Sydney's Covid-19 cases slightly eased on Friday but still hovered near record levels as the Australian federal government looks to press states to stick to a national reopening plan once the country reaches a 70%-80% vaccination rate.
The national cabinet, a group of federal and state leaders, will meet later in the day against a backdrop of concerns by some states given the persistently high daily infections in Sydney even after two months under lockdown.
New South Wales recorded 882 new cases, most of them in state capital Sydney, down from the record 1,029 on Thursday as officials struggle to quell the Delta outbreak.
Two new deaths were reported, while 117 people are in intensive care, 103 of them unvaccinated.
Even as infections surge, state authorities revealed a staggered back-to-school plan from late October, when they expect its vaccination rate to hit 70% from 32% now.
New South Wales Premier Gladys Berejiklian said she would be focussing more on vaccination rates and the number of hospitalisations rather than daily case numbers as the rollout picks up speed.
"They are the two things that will matter even when we start to live life more freely at 70% and then obviously at 80% ... we are starting to make that mind change in New South Wales," Berejiklian said during a televised media conference.
A national reopening plan was agreed between leaders of Australia's eight states and territories and the federal government last month, when Sydney cases were much lower, but virus-free Queensland and Western Australia have hinted they may not follow it.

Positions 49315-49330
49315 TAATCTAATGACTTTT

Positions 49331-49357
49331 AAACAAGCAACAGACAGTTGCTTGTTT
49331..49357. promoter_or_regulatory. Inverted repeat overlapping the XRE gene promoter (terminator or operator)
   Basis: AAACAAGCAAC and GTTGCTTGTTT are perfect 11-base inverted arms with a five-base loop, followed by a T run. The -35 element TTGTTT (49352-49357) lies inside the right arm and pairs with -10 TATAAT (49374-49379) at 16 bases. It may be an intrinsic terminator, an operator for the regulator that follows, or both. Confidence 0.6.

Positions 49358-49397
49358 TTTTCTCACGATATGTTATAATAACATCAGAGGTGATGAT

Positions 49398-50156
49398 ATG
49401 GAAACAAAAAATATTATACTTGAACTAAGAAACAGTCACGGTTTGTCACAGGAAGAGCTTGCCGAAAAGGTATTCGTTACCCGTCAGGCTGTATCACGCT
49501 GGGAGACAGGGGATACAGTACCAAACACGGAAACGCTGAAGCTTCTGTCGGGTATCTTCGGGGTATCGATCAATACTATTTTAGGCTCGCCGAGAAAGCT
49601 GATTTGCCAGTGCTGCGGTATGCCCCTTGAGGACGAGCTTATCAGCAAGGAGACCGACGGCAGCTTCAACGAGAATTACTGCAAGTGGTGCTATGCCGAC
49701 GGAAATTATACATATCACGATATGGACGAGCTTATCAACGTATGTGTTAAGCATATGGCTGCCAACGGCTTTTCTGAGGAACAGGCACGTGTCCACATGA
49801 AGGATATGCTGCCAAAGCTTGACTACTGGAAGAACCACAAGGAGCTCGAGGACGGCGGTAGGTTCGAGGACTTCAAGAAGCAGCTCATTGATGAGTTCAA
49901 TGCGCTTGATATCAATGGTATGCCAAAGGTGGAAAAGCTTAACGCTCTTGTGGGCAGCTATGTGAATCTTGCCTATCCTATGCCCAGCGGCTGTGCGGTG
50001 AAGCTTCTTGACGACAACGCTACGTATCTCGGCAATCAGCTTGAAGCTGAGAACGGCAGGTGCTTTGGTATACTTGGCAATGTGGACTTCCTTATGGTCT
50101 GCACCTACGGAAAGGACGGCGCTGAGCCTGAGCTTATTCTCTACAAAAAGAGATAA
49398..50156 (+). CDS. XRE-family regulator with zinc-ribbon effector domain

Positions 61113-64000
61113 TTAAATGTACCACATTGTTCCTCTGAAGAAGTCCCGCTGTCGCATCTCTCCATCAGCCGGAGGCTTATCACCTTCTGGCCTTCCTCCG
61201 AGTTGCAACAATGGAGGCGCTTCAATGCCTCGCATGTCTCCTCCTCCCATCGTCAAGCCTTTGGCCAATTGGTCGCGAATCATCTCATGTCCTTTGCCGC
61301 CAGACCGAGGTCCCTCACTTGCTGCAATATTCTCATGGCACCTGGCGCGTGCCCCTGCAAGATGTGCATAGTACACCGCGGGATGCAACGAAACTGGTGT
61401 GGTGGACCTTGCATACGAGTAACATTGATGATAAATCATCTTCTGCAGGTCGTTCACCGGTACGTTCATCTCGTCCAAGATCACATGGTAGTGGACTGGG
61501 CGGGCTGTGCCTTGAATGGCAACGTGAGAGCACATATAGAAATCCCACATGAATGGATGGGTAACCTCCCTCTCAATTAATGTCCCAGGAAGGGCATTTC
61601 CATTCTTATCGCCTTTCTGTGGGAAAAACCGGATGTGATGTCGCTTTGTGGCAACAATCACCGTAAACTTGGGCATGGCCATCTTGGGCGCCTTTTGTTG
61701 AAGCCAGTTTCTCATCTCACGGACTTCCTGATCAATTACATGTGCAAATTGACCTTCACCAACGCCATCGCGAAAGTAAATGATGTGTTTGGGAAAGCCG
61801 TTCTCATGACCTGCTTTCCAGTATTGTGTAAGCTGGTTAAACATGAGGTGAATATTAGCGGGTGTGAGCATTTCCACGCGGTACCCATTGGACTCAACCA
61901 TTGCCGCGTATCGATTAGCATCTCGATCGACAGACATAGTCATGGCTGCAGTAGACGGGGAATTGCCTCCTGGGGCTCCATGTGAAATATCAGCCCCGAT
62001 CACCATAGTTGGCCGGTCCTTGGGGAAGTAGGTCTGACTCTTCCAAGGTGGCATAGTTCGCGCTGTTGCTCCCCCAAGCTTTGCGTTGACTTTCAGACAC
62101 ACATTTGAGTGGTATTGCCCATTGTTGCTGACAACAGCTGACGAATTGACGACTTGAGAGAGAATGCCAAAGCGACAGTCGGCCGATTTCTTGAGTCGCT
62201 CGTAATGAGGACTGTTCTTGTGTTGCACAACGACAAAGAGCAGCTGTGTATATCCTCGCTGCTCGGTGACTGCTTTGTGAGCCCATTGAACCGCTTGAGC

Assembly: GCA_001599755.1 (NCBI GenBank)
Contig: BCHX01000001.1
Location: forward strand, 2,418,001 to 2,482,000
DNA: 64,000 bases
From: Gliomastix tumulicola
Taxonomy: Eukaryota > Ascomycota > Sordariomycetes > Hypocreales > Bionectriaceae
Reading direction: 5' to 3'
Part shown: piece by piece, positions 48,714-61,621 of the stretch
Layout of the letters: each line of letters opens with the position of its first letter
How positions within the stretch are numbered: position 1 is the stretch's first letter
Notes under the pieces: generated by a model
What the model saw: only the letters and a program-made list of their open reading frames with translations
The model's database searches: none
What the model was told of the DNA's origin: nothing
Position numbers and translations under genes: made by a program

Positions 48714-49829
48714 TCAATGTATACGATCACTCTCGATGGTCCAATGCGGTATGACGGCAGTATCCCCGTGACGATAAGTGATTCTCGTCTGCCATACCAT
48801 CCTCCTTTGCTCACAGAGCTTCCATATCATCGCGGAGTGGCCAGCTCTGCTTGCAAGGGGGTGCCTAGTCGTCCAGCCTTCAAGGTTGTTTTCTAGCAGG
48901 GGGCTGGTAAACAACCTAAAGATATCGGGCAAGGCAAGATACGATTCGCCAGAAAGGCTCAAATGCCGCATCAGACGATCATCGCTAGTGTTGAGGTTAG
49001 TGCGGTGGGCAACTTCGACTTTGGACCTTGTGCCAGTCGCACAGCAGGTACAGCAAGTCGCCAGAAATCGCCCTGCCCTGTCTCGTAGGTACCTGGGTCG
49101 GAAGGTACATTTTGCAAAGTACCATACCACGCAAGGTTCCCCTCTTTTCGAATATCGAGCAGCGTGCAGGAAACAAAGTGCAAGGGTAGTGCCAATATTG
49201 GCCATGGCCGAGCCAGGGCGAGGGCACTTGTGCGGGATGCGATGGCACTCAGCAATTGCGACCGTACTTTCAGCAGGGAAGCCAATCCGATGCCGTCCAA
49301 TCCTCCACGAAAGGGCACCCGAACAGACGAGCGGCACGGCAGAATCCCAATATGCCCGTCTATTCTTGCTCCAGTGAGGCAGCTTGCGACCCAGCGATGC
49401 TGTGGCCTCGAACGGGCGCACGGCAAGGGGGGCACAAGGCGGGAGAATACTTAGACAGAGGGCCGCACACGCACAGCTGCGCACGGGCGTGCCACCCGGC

More than half of all Australians are under strict stay-at-home orders as Sydney and Melbourne, its largest cities, and capital Canberra, battle outbreaks of the highly contagious Delta variant.
The lockdowns are hitting economic activity with some economists predicting Australia's A$2 trillion ($1.45 trillion) economy on the brink of a second recession in as many years as data on Friday showed a plunge in July retail sales.
In Victoria state, officials detected 79 new local cases, down from 80 cases on Thursday. Of the new cases, 26 are mystery cases - those whose source is unknown - raising prospects of an extension to the lockdown beyond Sept. 2.
With some 48,600 cases and 991 deaths, Australia has kept its coronavirus numbers relatively low. Officials expect fewer deaths from the latest flare-up versus last year as vaccination rates rise.
So far, 32% of people above 16 has been fully vaccinated and based on current rates, Australia should hit 80% by mid-November. Australia's expert vaccination panel on Friday approved the use of vaccines for children aged 12-15.
($1 = 1.3822 Australian dollars)